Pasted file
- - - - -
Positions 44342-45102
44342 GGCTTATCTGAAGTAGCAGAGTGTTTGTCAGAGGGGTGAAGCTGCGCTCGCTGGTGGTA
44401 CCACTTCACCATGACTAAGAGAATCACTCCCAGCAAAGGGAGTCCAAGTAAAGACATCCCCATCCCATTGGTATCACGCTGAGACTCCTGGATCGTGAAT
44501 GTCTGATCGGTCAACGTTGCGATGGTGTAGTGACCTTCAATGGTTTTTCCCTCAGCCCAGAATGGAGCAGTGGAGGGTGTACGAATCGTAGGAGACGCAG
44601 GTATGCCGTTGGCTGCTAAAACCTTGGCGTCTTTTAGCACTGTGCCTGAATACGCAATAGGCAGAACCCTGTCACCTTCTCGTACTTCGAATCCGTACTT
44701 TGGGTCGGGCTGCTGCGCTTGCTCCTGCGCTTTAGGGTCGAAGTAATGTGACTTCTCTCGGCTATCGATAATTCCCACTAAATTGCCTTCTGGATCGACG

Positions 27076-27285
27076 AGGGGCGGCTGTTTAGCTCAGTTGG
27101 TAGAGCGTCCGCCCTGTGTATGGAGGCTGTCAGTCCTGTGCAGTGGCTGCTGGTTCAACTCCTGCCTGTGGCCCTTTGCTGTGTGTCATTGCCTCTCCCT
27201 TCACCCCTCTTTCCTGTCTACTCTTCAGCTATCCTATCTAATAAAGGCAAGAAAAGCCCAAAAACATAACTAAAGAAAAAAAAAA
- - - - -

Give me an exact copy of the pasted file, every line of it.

Positions 44342-45102
44342 GGCTTATCTGAAGTAGCAGAGTGTTTGTCAGAGGGGTGAAGCTGCGCTCGCTGGTGGTA
44401 CCACTTCACCATGACTAAGAGAATCACTCCCAGCAAAGGGAGTCCAAGTAAAGACATCCCCATCCCATTGGTATCACGCTGAGACTCCTGGATCGTGAAT
44501 GTCTGATCGGTCAACGTTGCGATGGTGTAGTGACCTTCAATGGTTTTTCCCTCAGCCCAGAATGGAGCAGTGGAGGGTGTACGAATCGTAGGAGACGCAG
44601 GTATGCCGTTGGCTGCTAAAACCTTGGCGTCTTTTAGCACTGTGCCTGAATACGCAATAGGCAGAACCCTGTCACCTTCTCGTACTTCGAATCCGTACTT
44701 TGGGTCGGGCTGCTGCGCTTGCTCCTGCGCTTTAGGGTCGAAGTAATGTGACTTCTCTCGGCTATCGATAATTCCCACTAAATTGCCTTCTGGATCGACG

Positions 27076-27285
27076 AGGGGCGGCTGTTTAGCTCAGTTGG
27101 TAGAGCGTCCGCCCTGTGTATGGAGGCTGTCAGTCCTGTGCAGTGGCTGCTGGTTCAACTCCTGCCTGTGGCCCTTTGCTGTGTGTCATTGCCTCTCCCT
27201 TCACCCCTCTTTCCTGTCTACTCTTCAGCTATCCTATCTAATAAAGGCAAGAAAAGCCCAAAAACATAACTAAAGAAAAAAAAAA